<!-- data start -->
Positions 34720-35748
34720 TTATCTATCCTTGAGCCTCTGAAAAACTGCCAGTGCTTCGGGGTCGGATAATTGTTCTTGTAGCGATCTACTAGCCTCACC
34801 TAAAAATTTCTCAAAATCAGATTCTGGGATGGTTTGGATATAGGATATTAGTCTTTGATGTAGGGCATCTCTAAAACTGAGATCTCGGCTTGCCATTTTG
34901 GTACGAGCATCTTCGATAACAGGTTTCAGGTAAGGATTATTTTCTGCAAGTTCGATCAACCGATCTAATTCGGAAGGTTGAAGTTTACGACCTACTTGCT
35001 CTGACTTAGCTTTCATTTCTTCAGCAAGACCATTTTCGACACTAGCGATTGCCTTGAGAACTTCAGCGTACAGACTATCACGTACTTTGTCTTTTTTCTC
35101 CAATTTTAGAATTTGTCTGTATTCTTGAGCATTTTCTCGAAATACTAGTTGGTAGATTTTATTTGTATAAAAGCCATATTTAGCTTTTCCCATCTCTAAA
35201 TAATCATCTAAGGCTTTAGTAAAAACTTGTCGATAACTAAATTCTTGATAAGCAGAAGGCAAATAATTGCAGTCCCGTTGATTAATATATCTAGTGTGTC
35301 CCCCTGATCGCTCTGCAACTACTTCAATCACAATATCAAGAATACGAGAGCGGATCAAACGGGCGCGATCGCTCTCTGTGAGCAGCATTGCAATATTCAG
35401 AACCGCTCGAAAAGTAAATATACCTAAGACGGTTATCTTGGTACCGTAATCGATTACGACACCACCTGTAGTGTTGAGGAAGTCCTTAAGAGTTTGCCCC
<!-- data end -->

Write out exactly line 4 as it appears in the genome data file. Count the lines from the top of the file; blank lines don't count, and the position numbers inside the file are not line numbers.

34901 GTACGAGCATCTTCGATAACAGGTTTCAGGTAAGGATTATTTTCTGCAAGTTCGATCAACCGATCTAATTCGGAAGGTTGAAGTTTACGACCTACTTGCT